Vets and homeless get haircuts and manicures at Payne Park event (Sarasota Herald-Tribune)

By Jessie Van Berkel

SARASOTA – Roy Carter had never gotten a manicure before. But as the veteran sat with his fingers dipped in water at Payne Park Auditorium, he thought he could get used to it.

“I could go to sleep,” Carter said quietly, his eyes closing as a cosmetology student rubbed lotion on his hands. “Wow.”

Around him, a dozen students cut and styled hair and gave manicures to other veterans, and to people who are homeless.

The Veterans Stand Down event on Saturday was aimed at providing homeless veterans with not only a manicure and hair cut, but the basics — blankets, boots, duffel bags — as well as connecting them with services and benefits, said Chip Taylor, who runs the military assistance program at Jewish Family & Children’s Services of Sarasota-Manatee.

He estimated about 200 people showed up at the event, open to any veteran and the homeless.

Veterans Stand Downs are held across the nation and have been offered annually in Manatee County for years, but this was the second time Sarasota hosted the event.

It coincided with a difficult time for the city, which is struggling to deal with its large homeless population. City officials and service providers have been searching for ways to house people who sleep on the streets, and address the high number of roadside panhandlers at busy intersections, who frequently hold signs saying “veteran.”

To encourage homeless veterans to attend, Taylor said people who know where homeless camps are in Sarasota and Manatee counties were enlisted to help.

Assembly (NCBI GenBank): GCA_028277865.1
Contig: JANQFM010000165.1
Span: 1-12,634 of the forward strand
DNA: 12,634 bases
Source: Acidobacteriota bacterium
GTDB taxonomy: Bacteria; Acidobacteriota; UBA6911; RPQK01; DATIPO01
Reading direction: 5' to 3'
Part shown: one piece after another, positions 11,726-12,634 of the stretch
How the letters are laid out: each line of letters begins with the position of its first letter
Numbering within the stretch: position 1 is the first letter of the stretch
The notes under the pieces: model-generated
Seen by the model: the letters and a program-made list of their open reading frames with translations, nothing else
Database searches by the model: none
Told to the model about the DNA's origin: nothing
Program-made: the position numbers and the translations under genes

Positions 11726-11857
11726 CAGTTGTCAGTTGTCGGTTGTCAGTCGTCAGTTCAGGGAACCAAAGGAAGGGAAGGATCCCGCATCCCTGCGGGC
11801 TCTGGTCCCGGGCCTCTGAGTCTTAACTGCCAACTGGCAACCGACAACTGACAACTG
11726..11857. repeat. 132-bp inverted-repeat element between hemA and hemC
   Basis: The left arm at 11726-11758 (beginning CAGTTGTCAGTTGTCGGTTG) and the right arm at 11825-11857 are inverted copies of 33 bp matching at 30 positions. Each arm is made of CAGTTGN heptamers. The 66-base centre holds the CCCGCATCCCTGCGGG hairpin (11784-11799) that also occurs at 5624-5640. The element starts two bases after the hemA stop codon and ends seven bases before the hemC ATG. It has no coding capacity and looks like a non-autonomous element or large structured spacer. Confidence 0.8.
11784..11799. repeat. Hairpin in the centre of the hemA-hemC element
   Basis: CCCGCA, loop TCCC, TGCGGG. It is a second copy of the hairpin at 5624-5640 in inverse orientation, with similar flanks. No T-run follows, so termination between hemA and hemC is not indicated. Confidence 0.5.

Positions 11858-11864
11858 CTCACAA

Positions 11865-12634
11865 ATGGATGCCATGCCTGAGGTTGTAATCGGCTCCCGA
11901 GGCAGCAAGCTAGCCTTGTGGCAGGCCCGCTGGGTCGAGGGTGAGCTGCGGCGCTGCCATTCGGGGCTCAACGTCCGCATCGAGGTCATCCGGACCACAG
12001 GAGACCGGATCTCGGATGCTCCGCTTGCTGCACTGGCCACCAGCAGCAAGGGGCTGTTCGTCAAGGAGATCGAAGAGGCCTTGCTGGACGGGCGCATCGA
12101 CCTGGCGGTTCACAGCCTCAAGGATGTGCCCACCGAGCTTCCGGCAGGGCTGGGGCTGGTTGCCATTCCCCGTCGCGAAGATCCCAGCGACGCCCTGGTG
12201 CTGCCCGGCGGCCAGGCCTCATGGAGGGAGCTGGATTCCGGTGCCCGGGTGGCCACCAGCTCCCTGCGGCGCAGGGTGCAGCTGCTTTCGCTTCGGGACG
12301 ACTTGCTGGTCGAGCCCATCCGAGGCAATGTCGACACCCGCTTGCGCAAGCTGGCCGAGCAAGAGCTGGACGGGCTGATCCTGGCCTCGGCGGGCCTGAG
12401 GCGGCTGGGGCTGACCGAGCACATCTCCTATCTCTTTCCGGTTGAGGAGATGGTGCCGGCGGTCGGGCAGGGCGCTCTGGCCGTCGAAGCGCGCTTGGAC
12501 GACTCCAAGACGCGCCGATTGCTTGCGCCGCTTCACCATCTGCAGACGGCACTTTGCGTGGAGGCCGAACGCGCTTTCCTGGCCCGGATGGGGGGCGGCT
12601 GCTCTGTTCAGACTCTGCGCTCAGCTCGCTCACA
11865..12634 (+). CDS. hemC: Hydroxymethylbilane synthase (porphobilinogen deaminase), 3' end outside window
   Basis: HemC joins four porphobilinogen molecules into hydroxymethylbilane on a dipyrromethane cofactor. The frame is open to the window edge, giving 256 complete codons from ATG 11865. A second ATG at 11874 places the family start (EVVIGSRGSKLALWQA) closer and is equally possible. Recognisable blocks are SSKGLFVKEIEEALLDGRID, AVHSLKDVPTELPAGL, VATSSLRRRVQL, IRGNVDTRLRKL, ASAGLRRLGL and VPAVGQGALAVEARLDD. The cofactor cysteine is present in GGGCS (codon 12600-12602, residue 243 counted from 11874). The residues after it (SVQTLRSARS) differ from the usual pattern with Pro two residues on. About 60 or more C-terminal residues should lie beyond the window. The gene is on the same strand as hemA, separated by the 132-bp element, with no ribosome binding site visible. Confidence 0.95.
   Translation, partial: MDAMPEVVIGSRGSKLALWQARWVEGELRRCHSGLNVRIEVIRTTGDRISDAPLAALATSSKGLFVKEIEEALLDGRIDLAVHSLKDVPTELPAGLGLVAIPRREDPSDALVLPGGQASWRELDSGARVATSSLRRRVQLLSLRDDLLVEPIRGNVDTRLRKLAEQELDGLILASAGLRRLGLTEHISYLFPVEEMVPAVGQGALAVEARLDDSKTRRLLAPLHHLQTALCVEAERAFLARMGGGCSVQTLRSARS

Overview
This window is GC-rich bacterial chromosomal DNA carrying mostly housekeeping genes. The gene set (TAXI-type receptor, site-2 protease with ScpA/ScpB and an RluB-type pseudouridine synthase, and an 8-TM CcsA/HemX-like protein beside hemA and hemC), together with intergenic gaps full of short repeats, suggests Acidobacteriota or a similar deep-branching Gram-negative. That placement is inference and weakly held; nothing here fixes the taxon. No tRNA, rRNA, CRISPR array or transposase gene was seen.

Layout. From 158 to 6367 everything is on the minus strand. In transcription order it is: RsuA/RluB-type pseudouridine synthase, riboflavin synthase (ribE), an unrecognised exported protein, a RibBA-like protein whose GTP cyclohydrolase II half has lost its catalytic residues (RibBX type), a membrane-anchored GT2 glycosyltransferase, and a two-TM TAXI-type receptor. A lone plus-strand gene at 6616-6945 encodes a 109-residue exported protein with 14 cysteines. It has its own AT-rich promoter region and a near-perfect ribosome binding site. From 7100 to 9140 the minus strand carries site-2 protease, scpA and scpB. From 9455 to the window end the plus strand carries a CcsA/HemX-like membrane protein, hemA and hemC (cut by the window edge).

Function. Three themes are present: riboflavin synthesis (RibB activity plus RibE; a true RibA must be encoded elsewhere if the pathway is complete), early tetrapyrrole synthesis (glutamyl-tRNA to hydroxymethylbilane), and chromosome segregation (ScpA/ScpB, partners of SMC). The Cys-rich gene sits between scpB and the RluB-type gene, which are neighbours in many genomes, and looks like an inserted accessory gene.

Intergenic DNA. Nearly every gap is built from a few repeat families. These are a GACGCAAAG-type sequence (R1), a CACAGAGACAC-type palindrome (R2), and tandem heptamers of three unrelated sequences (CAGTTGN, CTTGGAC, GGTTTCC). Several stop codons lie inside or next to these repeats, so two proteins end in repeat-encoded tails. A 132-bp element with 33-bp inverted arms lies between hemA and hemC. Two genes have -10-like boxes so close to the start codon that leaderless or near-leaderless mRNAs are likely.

He said he was surprised by the number of homeless veterans in the community.

Many people are not aware of the assistance available, said Mark Moulton, 56. He served in the Army and lives in a halfway house in Bradenton.

For Moulton, an initial payment on his own place — the first and last month’s rent — is too expensive. But Saturday he learned of agencies that could help cover the cost.

He will start calling those groups Monday, he said excitedly as he watched a raffle unfold on the Payne Park Auditorium’s stage.

Bikes were being given to winners, who wheeled them off to calls of, “Speech, speech!” from a group of younger vets.

Meanwhile, people were still coming to get haircuts and manicures in the back of the auditorium.

This year, about 50 men and at least five women got hair cuts, and more than 30 men and women got manicures, said Kareen Lynah, one of the 33 cosmetology students from Manatee Technical Institute who helped at the event. The students, mainly juniors and seniors, were volunteering and training for a SkillsUSA contest.

“Last year we got one barber to come and he about cut hair till his arms fell off,” Taylor said. “When you’re poor, one of the biggest things you don’t do is take care of your looks, take care of yourself.”

Jenny Stakley knows first-hand. She is not a veteran but has been homeless in Sarasota for six months. The last time she got her hair cut was at the Resurrection House, a service center for the homeless in Sarasota. The wait there took most of the day, she said.

On Saturday, a student applied a final coat of quick-dry polish to her nails and Stakley smiled. It’s been too long to remember the last time she had her nails painted. As she headed out of the auditorium, Stakley rubbed her damp hands on stained jeans.

Her bright turquoise finger nails shone and her short, blonde hair was newly cut.

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